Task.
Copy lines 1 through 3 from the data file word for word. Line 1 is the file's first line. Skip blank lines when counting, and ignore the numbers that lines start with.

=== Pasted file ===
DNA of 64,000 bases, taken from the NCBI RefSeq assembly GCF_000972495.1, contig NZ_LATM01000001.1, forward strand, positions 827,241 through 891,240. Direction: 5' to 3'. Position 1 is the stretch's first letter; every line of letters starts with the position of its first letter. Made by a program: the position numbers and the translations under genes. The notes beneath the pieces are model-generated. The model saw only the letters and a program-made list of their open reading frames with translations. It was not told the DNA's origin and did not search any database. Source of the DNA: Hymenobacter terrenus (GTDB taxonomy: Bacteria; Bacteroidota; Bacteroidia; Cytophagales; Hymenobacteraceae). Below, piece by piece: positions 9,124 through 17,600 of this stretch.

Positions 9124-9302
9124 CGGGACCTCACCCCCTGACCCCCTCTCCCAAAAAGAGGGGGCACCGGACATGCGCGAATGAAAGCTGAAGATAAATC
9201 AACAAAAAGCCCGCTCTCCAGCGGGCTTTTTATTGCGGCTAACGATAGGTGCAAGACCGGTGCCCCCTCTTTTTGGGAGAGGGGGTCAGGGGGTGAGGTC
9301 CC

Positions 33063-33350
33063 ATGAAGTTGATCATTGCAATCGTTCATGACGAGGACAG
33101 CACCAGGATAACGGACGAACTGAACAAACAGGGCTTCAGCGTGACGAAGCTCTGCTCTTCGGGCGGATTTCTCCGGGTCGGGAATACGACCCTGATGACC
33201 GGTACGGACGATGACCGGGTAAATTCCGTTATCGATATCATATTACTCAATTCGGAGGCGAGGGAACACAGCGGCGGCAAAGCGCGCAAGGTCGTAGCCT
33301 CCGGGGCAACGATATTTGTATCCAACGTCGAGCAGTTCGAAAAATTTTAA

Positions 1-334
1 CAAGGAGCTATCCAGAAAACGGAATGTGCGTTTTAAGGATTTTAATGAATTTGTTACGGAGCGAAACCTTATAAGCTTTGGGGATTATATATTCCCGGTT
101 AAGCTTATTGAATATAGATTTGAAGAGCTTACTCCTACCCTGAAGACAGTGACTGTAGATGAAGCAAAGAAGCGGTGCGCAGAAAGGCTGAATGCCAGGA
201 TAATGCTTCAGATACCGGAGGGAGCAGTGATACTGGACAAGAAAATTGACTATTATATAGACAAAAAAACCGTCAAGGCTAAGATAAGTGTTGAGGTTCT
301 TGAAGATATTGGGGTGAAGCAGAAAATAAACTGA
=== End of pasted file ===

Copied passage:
DNA of 64,000 bases, taken from the NCBI RefSeq assembly GCF_000972495.1, contig NZ_LATM01000001.1, forward strand, positions 827,241 through 891,240. Direction: 5' to 3'. Position 1 is the stretch's first letter; every line of letters starts with the position of its first letter. Made by a program: the position numbers and the translations under genes. The notes beneath the pieces are model-generated. The model saw only the letters and a program-made list of their open reading frames with translations. It was not told the DNA's origin and did not search any database. Source of the DNA: Hymenobacter terrenus (GTDB taxonomy: Bacteria; Bacteroidota; Bacteroidia; Cytophagales; Hymenobacteraceae). Below, piece by piece: positions 9,124 through 17,600 of this stretch.

Positions 9124-9302
9124 CGGGACCTCACCCCCTGACCCCCTCTCCCAAAAAGAGGGGGCACCGGACATGCGCGAATGAAAGCTGAAGATAAATC